Bulbs: Back-Breaking or a Pleasure to Plant?

Tulipa ‘Ollioules’ and Brunnera ‘Jack frost’

 

As the nights draw in, the weather gets colder, and we have a month’s worth of rain dumped on us in a single week, you can be forgiven for thinking it’s time to lose interest in the garden and take your foot off the peddle. This time of year can seem a lot of hard work as we begin to cut down borders after their heyday, however, it’s often the most important part – or indeed the most inspiring.

As bulb orders start to arrive, gardeners across the country will be delving into their boxes to see what’s been delivered and how much of each plant there is. Personally, I’ve always found a big bag of bulbs really exciting as I begin to imagine the wonderful displays I know they’ll produce next year, and bare root bulb orders are just as interesting to me as when they arrive in flower. Of course, I do take a moment to wince at the thought of the thousands of bulbs that need planting individually (we plant about 32,000 bulbs in Aberglasney each year!).

Tulips and Forget-me-not in Aberglasney’s Pool Garden display

 

It’s pleasing to see the wide range of bulbs on offer is getting larger all the time. Garden centres stock and an increasing amount of rarer and unusual varieties, however, the best place to buy bulbs is undoubtedly at specialist nurseries where you can be given expert advice that makes a tangible difference to your chances of success.

How well will they do? How long do they last? Are we buying the right ones? Are we doing it right?

A question I’m frequently asked is how deep should bulbs be planted, and does it vary, especially with South African bulbs which often like to be planted with their necks on the surface? Generally speaking, I go by a simple rule: Narcissus (Daffodil), Tulips, Crocus and Colchium should be planted at two and a half times the height of the bulb, and for any others, I make sure to check the books – although more often than not the advice remains the same.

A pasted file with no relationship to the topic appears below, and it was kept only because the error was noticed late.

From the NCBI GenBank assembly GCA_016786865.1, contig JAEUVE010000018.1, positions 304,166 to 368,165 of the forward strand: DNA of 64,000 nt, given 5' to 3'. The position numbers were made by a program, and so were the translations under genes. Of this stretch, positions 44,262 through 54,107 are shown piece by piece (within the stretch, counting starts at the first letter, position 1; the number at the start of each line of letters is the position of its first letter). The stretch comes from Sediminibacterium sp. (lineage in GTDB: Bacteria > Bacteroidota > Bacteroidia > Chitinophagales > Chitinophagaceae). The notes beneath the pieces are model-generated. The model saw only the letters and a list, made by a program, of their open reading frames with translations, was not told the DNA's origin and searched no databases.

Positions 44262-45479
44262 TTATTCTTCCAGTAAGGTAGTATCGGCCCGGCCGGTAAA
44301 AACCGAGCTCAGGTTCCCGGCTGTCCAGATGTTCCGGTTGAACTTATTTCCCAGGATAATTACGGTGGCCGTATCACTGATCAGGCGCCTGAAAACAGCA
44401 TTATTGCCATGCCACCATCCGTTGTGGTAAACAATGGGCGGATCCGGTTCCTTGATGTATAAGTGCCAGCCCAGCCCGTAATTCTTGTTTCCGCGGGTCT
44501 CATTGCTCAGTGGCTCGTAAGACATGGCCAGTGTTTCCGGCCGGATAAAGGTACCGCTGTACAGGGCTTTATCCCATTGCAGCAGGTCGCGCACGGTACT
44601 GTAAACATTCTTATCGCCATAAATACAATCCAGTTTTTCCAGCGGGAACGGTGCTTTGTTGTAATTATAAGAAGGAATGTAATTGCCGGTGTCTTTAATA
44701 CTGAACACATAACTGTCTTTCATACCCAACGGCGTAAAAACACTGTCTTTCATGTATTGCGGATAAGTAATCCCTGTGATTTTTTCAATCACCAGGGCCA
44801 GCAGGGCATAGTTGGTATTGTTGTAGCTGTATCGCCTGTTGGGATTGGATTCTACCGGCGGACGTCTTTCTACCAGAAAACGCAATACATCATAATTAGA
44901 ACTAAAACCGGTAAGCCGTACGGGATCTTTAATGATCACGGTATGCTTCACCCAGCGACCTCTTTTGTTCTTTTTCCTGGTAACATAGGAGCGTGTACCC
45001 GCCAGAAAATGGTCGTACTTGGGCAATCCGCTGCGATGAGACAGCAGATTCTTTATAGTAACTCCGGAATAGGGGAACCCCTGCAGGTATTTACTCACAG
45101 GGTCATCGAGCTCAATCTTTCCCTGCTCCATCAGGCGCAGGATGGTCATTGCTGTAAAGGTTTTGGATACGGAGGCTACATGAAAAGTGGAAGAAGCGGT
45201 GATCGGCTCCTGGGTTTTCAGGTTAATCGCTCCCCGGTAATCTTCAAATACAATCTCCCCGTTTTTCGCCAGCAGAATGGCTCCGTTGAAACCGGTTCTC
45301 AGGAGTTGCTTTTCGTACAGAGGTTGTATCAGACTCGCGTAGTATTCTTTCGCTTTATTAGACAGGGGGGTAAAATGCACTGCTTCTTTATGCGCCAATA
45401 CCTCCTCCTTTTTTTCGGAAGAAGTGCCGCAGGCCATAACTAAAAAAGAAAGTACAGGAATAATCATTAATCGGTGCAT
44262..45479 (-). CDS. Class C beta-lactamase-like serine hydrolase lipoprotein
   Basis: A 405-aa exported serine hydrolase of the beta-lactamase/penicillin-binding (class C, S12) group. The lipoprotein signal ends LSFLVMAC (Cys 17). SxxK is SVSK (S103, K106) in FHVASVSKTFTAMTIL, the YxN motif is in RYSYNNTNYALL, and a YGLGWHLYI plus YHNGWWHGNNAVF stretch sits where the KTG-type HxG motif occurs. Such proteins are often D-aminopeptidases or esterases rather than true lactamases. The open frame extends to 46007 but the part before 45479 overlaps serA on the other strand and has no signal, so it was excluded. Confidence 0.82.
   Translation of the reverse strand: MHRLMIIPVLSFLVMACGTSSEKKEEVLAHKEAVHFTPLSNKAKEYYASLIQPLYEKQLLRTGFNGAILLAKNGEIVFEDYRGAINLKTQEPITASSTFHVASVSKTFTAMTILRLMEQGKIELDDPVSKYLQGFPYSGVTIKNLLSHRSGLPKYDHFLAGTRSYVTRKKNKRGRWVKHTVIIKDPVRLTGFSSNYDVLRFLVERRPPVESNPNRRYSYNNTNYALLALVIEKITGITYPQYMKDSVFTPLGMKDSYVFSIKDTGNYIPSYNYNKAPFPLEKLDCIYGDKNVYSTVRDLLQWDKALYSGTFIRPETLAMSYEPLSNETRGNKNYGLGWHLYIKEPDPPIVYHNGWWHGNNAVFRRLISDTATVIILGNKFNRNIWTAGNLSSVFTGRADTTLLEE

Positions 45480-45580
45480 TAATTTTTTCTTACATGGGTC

Colchicum autumnale ‘Plenum’

 

Another question I’m asked is how should you space them and set them out? Well, in formal bedding they should generally be a trowels length between the bedding plants. With naturalistic planting in grass, if using large bulbs, they should be thrown over the area and planted where they lie. In borders, they should be planted in the gaps between your perennials. Smaller bulbs such as Crocus in lawns should be inserted under the turf in groups; simply cut flaps and slide the bulbs underneath.

Crocus ‘Vanguard’ in the Cloisters

 

When mixing bulbs such as Tulips I like to put them all into a bucket, give it a good shake, and plant them how they fall out. Tulips are usually the only bulb I’d mix as their colours blend so beautifully. It’s also important to think about the plants you’re mixing with your bulbs. For instance, Narcissus can be quite vigorous and may crowd out other plants making it difficult for them to get going. Likewise, many perennials will come into growth very early and can do the same to the bulbs. Planting Narcissus and late Tulips next to later starting perennials can work well as you’ll get an excellent succession of flowering in the same spot.

Narcissus ‘Rignfelds early Sensation’ on the North Lawn looking towards the Mansion

 

Bulb planting can be tough, yet very rewarding work with some careful thought and planning. The secret is to do the research first because as with most plants, it’s all about finding the right one for the right place in your garden.

Tips for the Week:

  • Go bulb shopping and planting
  • Clean out the pond for winter to stop leaves blocking out the light
  • If you’ve cut back your perennials then it’s a good time to put down protective mulches ready for winter
  • A final autumn weed is a good idea as many weeds, such as bittercress, will grow and seed through winter 
  • Harvest carrots before they get frost damaged
  • Pick the last of the fruit before they get frost damage
  • Put fleece over late salad crops to get a little longer out of them 
  • If your squash fruit does not have a white underside then they are ready to pick 
  • Keep pruning currant bushes for next year